This is what we all want as business owners. For the customer to come, stay, trust, and prefer you. When this happens, it of course maximizes lifetime customer value. But, it also allows you to continue to evolve your offerings to stay relevant over time.

“The closer you can align the way you package your value to the goal that your customer has, the more likely your customer is to trust you for the long term.”

member retention strategies
 

What Happens When You Break A Forever Promise?

Remember Movie Pass?

They came out with a forever promise that was almost too good to be true, right?

It was something along the lines of $10 a month to see as many movies as you want. Anywhere, any movie. We all did the math in our heads and said, “Well, that’s ridiculous. But sure, why not? That’s amazing.” It’s interesting how once you put an offer out there, people quickly accept that as the promise like, “Okay, great. That’s what they’re offering me forever.”

The risk of a membership is when you make that forever promise, the customer assumes that they don’t have to pay attention. They assume that you’re going to continue to deliver on that promise forever.

And what happened with Movie Pass? They changed the model. They made the offer much less generous and raised the price. While it wasn’t such a terrible deal, it was really a lot worse than what they offered initially. Because of that, people felt cheated.

I’m sure you can guess what happened next.

They lost a huge percentage of their subscription base.

I think the reason that Movie Pass initially had such a sweet deal was they thought they were going to be able to aggregate data all this data. Then they could sell data on movie goers’ preferences. Things like what movies they saw, how long they sat, what popcorn they bought, and all kinds of other metrics they were hoping to track. But they never got to that point.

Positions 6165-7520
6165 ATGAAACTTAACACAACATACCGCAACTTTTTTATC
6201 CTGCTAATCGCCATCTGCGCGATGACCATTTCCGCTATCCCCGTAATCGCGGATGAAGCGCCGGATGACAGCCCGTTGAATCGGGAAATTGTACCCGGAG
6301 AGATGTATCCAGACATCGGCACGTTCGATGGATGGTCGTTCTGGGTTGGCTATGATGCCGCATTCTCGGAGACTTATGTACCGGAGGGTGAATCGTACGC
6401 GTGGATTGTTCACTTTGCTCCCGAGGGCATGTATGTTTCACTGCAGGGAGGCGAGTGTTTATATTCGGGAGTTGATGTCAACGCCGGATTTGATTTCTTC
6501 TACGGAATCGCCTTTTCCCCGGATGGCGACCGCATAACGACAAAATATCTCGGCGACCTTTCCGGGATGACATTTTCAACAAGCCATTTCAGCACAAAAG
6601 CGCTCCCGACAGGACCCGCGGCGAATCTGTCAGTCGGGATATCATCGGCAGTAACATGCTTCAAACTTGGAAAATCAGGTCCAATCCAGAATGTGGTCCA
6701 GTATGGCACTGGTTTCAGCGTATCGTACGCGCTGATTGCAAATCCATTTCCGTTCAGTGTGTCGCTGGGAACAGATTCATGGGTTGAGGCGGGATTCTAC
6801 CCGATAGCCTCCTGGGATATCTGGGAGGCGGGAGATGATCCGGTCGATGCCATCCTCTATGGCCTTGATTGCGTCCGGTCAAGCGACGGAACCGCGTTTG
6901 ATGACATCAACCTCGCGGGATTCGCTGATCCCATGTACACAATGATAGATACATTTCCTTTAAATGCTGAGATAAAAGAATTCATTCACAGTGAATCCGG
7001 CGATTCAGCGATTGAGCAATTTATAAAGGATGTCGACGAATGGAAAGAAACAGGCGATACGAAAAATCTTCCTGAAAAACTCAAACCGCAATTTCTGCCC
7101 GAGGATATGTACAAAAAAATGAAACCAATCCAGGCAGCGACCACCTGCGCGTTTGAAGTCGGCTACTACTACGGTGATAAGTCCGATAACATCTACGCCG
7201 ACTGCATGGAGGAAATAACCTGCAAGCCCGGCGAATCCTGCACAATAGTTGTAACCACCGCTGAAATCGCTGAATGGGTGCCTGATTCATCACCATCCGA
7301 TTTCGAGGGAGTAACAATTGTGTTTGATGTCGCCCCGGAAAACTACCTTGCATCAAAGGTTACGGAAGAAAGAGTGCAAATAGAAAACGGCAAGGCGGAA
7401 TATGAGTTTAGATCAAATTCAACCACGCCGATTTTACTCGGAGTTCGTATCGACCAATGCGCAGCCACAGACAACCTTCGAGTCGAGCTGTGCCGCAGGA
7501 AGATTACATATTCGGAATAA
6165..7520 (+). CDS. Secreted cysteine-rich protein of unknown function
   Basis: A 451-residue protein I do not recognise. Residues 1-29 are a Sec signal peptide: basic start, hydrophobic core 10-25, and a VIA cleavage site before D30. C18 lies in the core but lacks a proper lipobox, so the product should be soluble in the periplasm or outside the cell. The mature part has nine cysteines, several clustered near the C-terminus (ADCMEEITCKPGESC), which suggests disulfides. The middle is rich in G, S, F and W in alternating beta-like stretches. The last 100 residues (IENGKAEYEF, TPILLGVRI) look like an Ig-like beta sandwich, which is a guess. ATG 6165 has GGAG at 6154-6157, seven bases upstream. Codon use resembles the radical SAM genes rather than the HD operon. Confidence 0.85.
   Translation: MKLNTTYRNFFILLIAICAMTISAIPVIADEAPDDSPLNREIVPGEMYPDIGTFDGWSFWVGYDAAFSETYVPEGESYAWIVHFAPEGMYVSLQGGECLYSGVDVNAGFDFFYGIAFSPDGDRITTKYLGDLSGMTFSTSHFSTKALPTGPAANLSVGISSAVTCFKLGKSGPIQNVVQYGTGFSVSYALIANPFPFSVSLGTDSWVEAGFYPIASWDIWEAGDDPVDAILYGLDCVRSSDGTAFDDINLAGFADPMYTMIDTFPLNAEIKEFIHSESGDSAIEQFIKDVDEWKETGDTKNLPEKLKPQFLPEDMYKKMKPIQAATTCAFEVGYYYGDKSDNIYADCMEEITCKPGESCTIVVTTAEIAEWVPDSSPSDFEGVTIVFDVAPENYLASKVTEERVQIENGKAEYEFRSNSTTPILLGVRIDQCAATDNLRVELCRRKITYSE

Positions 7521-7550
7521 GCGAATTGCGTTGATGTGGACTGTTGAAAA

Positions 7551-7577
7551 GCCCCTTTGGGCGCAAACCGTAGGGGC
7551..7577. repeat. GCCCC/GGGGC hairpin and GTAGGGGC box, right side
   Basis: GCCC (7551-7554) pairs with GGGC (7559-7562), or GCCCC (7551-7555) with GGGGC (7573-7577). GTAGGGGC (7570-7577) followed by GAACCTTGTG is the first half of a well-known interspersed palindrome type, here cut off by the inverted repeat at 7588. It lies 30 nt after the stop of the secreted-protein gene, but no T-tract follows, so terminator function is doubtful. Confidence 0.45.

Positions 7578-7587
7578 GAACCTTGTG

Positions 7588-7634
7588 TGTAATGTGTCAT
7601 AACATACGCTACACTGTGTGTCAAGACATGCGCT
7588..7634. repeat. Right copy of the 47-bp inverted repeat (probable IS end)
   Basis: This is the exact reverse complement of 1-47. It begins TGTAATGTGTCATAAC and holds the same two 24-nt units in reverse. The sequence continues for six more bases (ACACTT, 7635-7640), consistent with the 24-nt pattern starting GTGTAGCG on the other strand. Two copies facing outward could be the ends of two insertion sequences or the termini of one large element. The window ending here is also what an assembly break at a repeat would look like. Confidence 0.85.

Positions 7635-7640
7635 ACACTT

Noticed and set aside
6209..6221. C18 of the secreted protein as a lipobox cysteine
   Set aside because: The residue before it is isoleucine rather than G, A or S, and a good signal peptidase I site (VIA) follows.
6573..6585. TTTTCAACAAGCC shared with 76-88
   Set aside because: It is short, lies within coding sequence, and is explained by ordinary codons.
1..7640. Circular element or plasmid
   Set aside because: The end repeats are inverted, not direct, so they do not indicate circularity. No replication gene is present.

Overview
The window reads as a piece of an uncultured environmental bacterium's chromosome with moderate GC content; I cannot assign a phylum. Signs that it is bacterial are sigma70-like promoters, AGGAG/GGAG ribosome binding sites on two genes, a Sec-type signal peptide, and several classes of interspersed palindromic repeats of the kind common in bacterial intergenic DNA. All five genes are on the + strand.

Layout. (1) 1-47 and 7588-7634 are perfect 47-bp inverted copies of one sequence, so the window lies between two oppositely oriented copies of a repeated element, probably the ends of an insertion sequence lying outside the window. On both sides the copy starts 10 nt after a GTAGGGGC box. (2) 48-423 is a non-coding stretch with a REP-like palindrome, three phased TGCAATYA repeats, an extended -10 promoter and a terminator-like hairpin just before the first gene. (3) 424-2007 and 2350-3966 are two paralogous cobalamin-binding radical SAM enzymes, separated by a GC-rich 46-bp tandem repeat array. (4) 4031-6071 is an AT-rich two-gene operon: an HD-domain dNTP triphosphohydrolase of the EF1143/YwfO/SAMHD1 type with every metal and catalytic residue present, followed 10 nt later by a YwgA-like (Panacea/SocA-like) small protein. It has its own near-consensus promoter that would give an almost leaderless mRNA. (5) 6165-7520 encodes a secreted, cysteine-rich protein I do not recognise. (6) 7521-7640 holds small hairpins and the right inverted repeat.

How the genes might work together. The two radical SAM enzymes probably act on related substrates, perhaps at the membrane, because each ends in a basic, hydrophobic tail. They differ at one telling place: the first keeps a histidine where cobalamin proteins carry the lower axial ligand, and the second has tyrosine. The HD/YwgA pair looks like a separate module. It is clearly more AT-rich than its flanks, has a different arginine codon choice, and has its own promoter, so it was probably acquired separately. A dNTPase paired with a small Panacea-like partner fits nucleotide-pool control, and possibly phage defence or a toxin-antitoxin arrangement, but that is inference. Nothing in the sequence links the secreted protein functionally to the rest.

To have that kind of ambitious model where you’re not going to make real money until you have this huge pile of data is you have to have really deep pockets to wait that out. They just didn’t have the resources to pursue that strategy and they didn’t have the pricing to have a profitable business as a free-standing business so they just kind of fell apart.

membership retention ideas
 

The Power Of Keeping Your Forever Promise

Now that we’ve seen what can happen when you break the promise you make to your members, let’s take a look at what happens when you keep it through thick and thin.

In this example, we’ll examine another company most people wouldn’t consider a membership business: The Miami Heat.

A very big problem for a lot of what I call “hit driven” businesses like the Miami Heat is this: some years they win, some years they don’t. Some years they have really charismatic, beloved stars. Other years, not so much.